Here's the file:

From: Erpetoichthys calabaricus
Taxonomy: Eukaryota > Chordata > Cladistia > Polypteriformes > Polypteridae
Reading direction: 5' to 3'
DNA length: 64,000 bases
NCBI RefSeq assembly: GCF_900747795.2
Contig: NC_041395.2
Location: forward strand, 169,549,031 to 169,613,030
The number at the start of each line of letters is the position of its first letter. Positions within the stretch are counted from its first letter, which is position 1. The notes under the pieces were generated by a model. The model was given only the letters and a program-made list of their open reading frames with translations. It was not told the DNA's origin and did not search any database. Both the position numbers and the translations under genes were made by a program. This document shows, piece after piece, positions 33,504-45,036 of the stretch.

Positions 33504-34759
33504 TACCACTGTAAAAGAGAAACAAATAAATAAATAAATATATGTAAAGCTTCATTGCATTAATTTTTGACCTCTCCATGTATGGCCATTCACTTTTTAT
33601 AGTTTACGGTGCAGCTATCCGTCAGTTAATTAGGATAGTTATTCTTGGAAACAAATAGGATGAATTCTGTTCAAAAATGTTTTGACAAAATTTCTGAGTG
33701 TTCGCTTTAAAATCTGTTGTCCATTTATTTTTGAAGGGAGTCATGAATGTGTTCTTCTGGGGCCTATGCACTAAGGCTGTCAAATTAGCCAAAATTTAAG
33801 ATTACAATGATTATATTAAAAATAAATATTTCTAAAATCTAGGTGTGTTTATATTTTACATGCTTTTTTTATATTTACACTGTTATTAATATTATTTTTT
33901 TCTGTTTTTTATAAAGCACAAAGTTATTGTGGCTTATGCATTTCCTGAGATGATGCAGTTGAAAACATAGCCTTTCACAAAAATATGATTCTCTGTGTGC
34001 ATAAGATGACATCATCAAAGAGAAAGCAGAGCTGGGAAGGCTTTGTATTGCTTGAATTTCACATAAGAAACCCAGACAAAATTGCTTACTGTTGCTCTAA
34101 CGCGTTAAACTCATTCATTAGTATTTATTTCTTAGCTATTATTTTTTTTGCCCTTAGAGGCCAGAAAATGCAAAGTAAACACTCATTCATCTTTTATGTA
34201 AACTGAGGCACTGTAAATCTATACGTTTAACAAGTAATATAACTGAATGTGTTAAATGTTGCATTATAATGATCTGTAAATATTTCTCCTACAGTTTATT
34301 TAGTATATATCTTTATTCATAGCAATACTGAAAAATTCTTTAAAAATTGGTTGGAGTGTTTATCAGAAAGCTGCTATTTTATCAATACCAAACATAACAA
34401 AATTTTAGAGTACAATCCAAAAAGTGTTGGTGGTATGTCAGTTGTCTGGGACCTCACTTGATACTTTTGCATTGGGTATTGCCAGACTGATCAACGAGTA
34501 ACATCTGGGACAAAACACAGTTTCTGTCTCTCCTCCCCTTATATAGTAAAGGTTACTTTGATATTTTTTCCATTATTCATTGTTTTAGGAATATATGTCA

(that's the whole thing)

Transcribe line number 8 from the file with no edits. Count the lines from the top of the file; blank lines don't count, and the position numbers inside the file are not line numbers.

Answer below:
The number at the start of each line of letters is the position of its first letter. Positions within the stretch are counted from its first letter, which is position 1. The notes under the pieces were generated by a model. The model was given only the letters and a program-made list of their open reading frames with translations. It was not told the DNA's origin and did not search any database. Both the position numbers and the translations under genes were made by a program. This document shows, piece after piece, positions 33,504-45,036 of the stretch.